Given the amount of energy Hrdlička expended demonstrating the racial superiority of whites over blacks, it is surprising that he has been so lauded as a hero of racial equality.

Exaggerated claims about Hrdlička’s commitment to racial equality generally rest on three misleading and over-simplified presumptions about the nature of racism in general and about Hrdlička in particular. Once these suppositions are set aside, the hierarchical logic of Hrdlička’s race beliefs becomes evident.

The first assumption is that hostility to Nazi-style Nordic racism is the same thing as opposition to all racism in general. In the twentieth century, it was possible to be a passionate enemy of specifically Nazi racism and at the same time hold on to other versions of racist thought.

For example, John Dower’s provocative 1986 study, War without Mercy, has made a strong argument that the United States government, while publicizing its fight against Nazi racism, simultaneously framed the war against Japan in racist terms. This led Dower to claim, “apart from the genocide of the Jews, racism remains one of the great neglected subjects of World War Two.”9 Even more obvious is the fact that many states in the United States brazenly maintained their own

“racial regimes,” complete with detailed race laws, for two decades after the demise of Nazi Germany.10 During the Second World War German race laws prohibited doctors from giving

“Jewish blood” to Aryan soldiers. Ironically, at the same time, while claiming to fight against just such racist practices, the U.S. military also insisted on segregated white and “colored” plasma stocks.11 In this context, there is no good reason to assume that Hrdlička’s hatred for Nazi-style racism made him a crusader for racial equality in general.

9 John W. Dower, War without Mercy: Race and Power in the Pacific War (New York: Pantheon, 1986), 4.

10 This terminology is borrowed from George M. Fredrickson, Racism: A Short History (Princeton: Princeton University Press, 2002), 100-101.

11 Douglas Starr, Blood: An Epic History of Medicine and Commerce (New York: Harper Perennial, 1998), 72-73; See also Thomas Guglielmo, “Red Cross, Double Cross: Race and America’s World War II-Era Blood Donor Service” The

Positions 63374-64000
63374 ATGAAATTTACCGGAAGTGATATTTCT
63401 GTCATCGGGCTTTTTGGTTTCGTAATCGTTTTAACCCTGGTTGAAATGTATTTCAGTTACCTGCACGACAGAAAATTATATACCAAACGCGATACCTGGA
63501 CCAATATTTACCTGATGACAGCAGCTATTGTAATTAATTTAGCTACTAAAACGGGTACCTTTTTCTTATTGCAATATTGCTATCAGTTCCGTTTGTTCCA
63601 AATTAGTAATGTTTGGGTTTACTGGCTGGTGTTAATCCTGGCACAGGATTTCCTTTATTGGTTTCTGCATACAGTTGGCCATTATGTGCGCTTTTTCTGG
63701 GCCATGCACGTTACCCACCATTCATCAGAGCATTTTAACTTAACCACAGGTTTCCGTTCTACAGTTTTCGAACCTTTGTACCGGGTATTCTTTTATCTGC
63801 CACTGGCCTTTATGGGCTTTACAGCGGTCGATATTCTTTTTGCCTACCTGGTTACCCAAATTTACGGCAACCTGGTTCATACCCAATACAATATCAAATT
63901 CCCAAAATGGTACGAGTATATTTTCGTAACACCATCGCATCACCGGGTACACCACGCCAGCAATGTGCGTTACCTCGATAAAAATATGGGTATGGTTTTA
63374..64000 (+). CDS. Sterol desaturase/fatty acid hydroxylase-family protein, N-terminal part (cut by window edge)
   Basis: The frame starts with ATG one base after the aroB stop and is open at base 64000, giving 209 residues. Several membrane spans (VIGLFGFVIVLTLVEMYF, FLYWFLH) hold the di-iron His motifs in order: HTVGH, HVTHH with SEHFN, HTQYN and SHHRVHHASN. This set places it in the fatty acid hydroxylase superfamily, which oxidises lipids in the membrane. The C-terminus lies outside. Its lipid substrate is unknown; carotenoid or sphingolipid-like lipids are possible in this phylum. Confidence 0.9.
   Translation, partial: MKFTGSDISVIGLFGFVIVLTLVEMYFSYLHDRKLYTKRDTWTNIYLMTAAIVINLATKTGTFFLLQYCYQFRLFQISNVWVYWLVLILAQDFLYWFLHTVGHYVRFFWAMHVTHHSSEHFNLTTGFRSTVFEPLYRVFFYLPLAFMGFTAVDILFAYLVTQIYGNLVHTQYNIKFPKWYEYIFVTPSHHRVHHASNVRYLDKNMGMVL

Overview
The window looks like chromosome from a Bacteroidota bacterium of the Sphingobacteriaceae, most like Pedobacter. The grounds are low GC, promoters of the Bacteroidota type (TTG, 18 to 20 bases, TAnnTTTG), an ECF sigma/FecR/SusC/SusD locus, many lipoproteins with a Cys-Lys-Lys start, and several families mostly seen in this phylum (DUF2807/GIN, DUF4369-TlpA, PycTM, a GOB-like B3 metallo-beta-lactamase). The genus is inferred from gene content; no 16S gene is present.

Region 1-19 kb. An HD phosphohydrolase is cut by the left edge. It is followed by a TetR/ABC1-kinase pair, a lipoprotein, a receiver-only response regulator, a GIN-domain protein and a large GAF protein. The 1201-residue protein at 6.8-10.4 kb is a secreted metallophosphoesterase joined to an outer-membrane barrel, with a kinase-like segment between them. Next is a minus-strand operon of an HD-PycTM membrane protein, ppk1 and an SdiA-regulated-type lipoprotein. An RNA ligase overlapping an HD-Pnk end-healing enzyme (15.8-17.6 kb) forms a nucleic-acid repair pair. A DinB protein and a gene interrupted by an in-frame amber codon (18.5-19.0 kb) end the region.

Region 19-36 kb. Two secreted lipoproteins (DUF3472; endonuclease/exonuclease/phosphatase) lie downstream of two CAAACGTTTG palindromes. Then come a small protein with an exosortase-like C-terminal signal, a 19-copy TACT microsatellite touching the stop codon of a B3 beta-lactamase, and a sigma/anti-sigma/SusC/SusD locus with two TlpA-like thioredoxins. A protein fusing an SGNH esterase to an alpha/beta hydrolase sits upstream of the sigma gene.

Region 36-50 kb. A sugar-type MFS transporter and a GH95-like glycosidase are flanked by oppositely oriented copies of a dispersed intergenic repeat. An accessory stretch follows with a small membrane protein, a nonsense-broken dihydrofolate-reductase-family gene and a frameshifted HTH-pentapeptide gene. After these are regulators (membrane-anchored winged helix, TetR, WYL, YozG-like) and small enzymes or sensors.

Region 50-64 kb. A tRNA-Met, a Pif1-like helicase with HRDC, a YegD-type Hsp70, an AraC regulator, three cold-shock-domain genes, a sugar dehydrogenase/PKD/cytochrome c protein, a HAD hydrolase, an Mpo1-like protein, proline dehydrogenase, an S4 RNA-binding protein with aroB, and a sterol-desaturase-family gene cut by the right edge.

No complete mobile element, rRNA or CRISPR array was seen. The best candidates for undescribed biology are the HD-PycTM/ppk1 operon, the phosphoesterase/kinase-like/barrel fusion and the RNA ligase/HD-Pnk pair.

Furthermore, Hrdlička’s stance against Nazi race theories may have stemmed as much from his own life-long chauvinism towards all things German as from equalitarian premises. Because he viewed Germans as the primordial enemies of Slavs, it comes as no great surprise that Nazi theories about Slavic inferiority irritated him. Immediately after World War II, a patriotic Czechoslovakian author named Viktor Palivec interpreted Hrdlička’s hatred for Nazi-style racism more as a

declaration of Slavic superiority than a statement on human equality. Palivec idealized Hrdlička’s life and work as demonstrative of the “triumphant power of the Czech soul.”12 Hrdlička’s stellar career, thought Palivec, made a mockery of the Germans, who could never admit to the “supremacy of a Czech and a Slav,” who was supposedly “a member of an ‘inferior race.’”13 According to Palivec, Hrdlička prophesied before his death that the conclusion of World War II would at last bring about the ascendancy of “Slavdom.”14 To Palivec, what really mattered most about Hrdlička was that he “never trusted the Germans.”15

In the United States, Hrdlička was an outspoken and public foe of Madison Grant’s similar style of Nordic racism, which denigrated recent immigrants, like Slavs, as racially unfit. Again, there is no reason to interpret Hrdlička’s position as a determined crusade for universal equality.

What upset him was Grant’s narrow belief in Nordic superiority, which implied that recent European immigrants were inferior. In Man’s Most Dangerous Myth (1945), Ashley Montagu remembered how this ethnic rivalry had underscored Hrdlička’s attack on Nordic purity. Montague admired Hrdlička for proving that America’s “founding fathers” were not racially pure Anglo-Saxon Nordics, but he also noticed that Hrdlička had an axe to grind because, “it was left to one of those scorned lowly ‘Slovaks,’ [apparently he forgot that Hrdlička was Czech] who had come to

Journal of American History 97:1 (June 2010), 63-90; Spencie Love, One Blood: The Death and Resurrection of Charles R. Drew (University of North Carolina Press, 1996).

12 Viktor Palivec, Kdo je Aleš Hrdlička (Praha: Orbis, 1947), 4.

13 Ibid, 17.

14 Palivec, Kdo je Aleš Hrdlička, 27.

15 Ibid, 30.

these shores as a poor immigrant boy” to debunk the idea of Nordic purity.16 Grant, on the other hand, considered himself an unspoiled Anglo-Saxon whose ancestors had lived in New York since colonial times.17 Personal motivations do not invalidate Hrdlička’s claims, but they suggest that his advocacy of racial equality was limited to a very specific context.